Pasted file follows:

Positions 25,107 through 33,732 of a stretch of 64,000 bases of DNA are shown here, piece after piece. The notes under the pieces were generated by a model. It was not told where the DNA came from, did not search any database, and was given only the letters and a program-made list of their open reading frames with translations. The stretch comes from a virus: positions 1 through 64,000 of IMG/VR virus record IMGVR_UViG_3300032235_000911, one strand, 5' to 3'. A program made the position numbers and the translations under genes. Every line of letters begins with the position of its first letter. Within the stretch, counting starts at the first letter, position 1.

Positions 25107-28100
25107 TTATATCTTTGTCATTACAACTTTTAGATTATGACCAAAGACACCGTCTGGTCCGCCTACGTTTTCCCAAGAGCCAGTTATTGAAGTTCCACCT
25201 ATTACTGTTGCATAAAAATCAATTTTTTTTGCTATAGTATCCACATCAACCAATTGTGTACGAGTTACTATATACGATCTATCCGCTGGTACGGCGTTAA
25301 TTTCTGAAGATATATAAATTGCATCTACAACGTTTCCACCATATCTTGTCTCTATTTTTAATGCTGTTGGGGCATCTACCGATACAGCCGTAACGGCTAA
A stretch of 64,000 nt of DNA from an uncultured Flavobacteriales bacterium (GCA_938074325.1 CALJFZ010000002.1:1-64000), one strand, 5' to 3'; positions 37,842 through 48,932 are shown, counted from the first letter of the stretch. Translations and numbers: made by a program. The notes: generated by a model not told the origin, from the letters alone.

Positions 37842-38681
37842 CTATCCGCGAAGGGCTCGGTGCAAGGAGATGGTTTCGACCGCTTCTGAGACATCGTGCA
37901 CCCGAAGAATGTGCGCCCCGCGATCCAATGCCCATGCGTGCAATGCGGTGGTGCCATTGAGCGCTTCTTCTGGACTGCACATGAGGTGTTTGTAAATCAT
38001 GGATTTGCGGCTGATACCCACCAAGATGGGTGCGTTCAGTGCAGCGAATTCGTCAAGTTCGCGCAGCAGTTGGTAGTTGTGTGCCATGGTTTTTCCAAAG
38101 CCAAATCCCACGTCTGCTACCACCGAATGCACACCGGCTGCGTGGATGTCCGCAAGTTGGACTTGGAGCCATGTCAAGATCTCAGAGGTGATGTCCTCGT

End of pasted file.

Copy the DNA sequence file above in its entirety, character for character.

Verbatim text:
Positions 25,107 through 33,732 of a stretch of 64,000 bases of DNA are shown here, piece after piece. The notes under the pieces were generated by a model. It was not told where the DNA came from, did not search any database, and was given only the letters and a program-made list of their open reading frames with translations. The stretch comes from a virus: positions 1 through 64,000 of IMG/VR virus record IMGVR_UViG_3300032235_000911, one strand, 5' to 3'. A program made the position numbers and the translations under genes. Every line of letters begins with the position of its first letter. Within the stretch, counting starts at the first letter, position 1.

Positions 25107-28100
25107 TTATATCTTTGTCATTACAACTTTTAGATTATGACCAAAGACACCGTCTGGTCCGCCTACGTTTTCCCAAGAGCCAGTTATTGAAGTTCCACCT
25201 ATTACTGTTGCATAAAAATCAATTTTTTTTGCTATAGTATCCACATCAACCAATTGTGTACGAGTTACTATATACGATCTATCCGCTGGTACGGCGTTAA
25301 TTTCTGAAGATATATAAATTGCATCTACAACGTTTCCACCATATCTTGTCTCTATTTTTAATGCTGTTGGGGCATCTACCGATACAGCCGTAACGGCTAA
A stretch of 64,000 nt of DNA from an uncultured Flavobacteriales bacterium (GCA_938074325.1 CALJFZ010000002.1:1-64000), one strand, 5' to 3'; positions 37,842 through 48,932 are shown, counted from the first letter of the stretch. Translations and numbers: made by a program. The notes: generated by a model not told the origin, from the letters alone.

Positions 37842-38681
37842 CTATCCGCGAAGGGCTCGGTGCAAGGAGATGGTTTCGACCGCTTCTGAGACATCGTGCA
37901 CCCGAAGAATGTGCGCCCCGCGATCCAATGCCCATGCGTGCAATGCGGTGGTGCCATTGAGCGCTTCTTCTGGACTGCACATGAGGTGTTTGTAAATCAT
38001 GGATTTGCGGCTGATACCCACCAAGATGGGTGCGTTCAGTGCAGCGAATTCGTCAAGTTCGCGCAGCAGTTGGTAGTTGTGTGCCATGGTTTTTCCAAAG
38101 CCAAATCCCACGTCTGCTACCACCGAATGCACACCGGCTGCGTGGATGTCCGCAAGTTGGACTTGGAGCCATGTCAAGATCTCAGAGGTGATGTCCTCGT